No, that $700 S-Works frame is not from the same overseas factory as the $3,500 original. Not even close. To partially prove a point and also educate internet consumers, Velo News took a look at a bootleg frame by comparing it to an actual frame in their laboratory. The results are interesting to say the least. Head over to Velo News to check it out…
A 2015 NAHBS favorite has finally landed online. The No 22 Bicycles Reactor road bike caught my attention this year at the show and still to this day makes me feel all adulterated with lust. Clean, minimal lines, custom hardware and a stance unmatched in the current production frame world. That’s my opinion anyway… Form your own opinion at No 22 and see more photos below.
For Alchemy Bicycles developing a new frame takes time. With a busy production schedule, an in-house paint department and juggling the day to day operations, there isn’t much time for R&D. So you can imagine how long this bike has been in the works. As their first carbon MTB frame, the Oros translates to mountain in Greek. Naming it was easy, developing it was not. The Denver based brand had to completely rethink construction.
Because Alchemy is using a unique tube-to-tube technique, they’re able to visualize the frame as a whole, while engineering and developing each section of the frame individually. The stays are shaped and continue to flow with the top tube, ending in a beefy head tube. While I can’t go into to much detail about their technology, I am eager to take it for a spin. Moves like this aren’t easy for small frame builders, but it’s evident this bike has a promising future ahead of it.
Fit with Shimano’s Di2 XTR, Fox suspension, ENVE carbon and Maxxis tires, this bike is a trail ready machine. While I don’t have a scale, the Oros feels well balanced and yeah, pretty damn light. The geometry is still in the prototyping phase, so we’ll omit those details. Once the Oros is ready for production, I’ll post updates. For now, see it in person at NAHBS, booth 501.
I’m pretty adamant in believing that out of any bike you own, your MTB deserves carbon wheels more than the rest. Now, my point that I’m trying to make – without getting too far off-topic – is out of all your bikes, your MTB gets abused the most and is required to do the most. With road and even cross wheels, you’re rarely taking big hits off-axis and you’re certainly not charging rock gardens. Regardless of tire size, a MTB benefits from a carbon wheel, both in durability and performance. Just ride a set and you’ll see what I mean.
That said, I’ve never been convinced that a set of proprietary wheels is a worth while investment, when compared to a set of hand laced wheels. The problem is, those hand-built wheels get expensive when you’re talking carbon fiber rims, laced to a DT, King, White Industries or the like hubset.
If you do decide to pull the trigger on a set of carbon hoops, there are so many options out there. Do you want XC race-light or “trail” wheels? Well, SRAM made it easy with the Roam 60. They’re nearing the weight of an XC wheelset (1650 grams for a 29r) with the durability of a legit trail wheel. I tend to over compensate my inability to connect what I see myself doing in my head, to what actually happens on the bike, with products that are engineered for even gnarlier undertakings. In short: I like riding beefy products on my XC rig, because it’s not just a XC rig.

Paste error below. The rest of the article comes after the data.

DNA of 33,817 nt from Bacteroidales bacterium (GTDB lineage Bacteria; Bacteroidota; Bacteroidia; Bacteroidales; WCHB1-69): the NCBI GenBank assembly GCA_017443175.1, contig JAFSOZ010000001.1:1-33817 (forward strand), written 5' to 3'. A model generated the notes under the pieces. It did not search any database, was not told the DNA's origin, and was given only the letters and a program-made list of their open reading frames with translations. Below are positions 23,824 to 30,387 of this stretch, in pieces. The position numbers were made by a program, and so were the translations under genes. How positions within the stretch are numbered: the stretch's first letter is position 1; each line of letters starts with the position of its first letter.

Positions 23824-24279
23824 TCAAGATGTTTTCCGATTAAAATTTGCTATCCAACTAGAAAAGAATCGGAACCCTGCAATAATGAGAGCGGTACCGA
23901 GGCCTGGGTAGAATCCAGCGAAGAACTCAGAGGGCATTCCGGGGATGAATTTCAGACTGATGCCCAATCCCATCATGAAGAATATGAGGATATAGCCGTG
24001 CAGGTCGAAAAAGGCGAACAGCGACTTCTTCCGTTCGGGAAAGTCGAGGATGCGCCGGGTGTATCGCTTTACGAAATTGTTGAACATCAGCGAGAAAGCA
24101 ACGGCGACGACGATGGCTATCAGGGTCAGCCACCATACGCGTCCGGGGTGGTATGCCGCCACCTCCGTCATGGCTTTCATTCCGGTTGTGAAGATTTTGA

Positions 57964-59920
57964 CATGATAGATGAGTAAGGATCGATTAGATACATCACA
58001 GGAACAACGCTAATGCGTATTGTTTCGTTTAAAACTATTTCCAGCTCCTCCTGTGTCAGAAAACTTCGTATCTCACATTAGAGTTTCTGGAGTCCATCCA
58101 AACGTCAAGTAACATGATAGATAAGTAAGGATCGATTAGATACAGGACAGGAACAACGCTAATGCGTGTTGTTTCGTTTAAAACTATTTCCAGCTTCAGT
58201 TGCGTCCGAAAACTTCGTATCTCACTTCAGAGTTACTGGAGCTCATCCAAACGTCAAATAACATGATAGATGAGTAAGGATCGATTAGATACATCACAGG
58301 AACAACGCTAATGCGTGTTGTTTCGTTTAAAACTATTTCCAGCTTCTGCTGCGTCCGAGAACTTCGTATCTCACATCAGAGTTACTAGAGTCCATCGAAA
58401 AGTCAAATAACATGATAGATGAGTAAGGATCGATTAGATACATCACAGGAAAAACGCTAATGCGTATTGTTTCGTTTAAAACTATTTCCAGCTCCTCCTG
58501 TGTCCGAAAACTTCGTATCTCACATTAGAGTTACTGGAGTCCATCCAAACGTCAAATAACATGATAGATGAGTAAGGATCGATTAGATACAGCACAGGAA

The Radavist features a lot of frame builders, but few are as world-renown as Colnago and yes, they still make frames, by hand in Italy.
It’s been a long two years for Ben from Argonaut Cycles but if he’s learned anything along the way it’s this: hard work and dedication pay off. In a lot of ways, the Argonaut Cycles road bike embodies the height of carbon fiber manufacturing. While this bike in particular might look like others that have been on the site, countless, minute changes have gone into making it unique. The design process and the final product are always improving.
Manufacturing in the USA allows Ben to tweak the layup process and continuously offer his clients the best carbon fiber road frame. Ben’s a good friend and personally, I’m very partial to Argonaut, so I took this bike out of the Eurobike tradeshow to photograph it. See more in the Gallery!
James Adamson from Adventure Refugee has a long-time relationship with Ibis Cycles, so when the time came to prep for the Mission Workshop trip to China, he contacted them about a bike. Their Hakkalügi Disc Cross made the most sense for this tour.
Shown here, completely stock with cross tires or as it appeared in my post photos with Fyxation tires. The Hakkalügi retails with an Ultegra kit for $3699. Unfortunately, these are the last photos this bike will ever have taken of it because China Airlines crushed it in transport. Bummer! Check out more in the Gallery.
Photo by Heather McGrath
For Firefly’s latest build, they had Boston photographer Heather McGrath come in for some detail photos. I’ve been following this bike’s process over on their Tumblr and the end product is quite nice. Check out more detail photos from the Firefly titanium and carbon road at their Flickr and see the full build right here.
A wise man once said “Don’t buy upgrades, ride up grades” and those words still hold true today but for those who are looking for cutting edge wheel technology to aid in their performance, the name Mad Fiber might come to mind. Now, I am the last person on the face of the Earth that wants or needs carbon wheels like this but they’re not even mine. So technically, “Don’t buy upgrades, borrow them from the rep” fits here.
Check out more below.
When I visited the guys at Ruckus Components last month, they gave me a set of their new CNC-machined carbon coasters and etched bourbon tumblers. Have I been using them? Fuck yeah. And now you can pick up a set of your own. Where? Right here at Ruckus.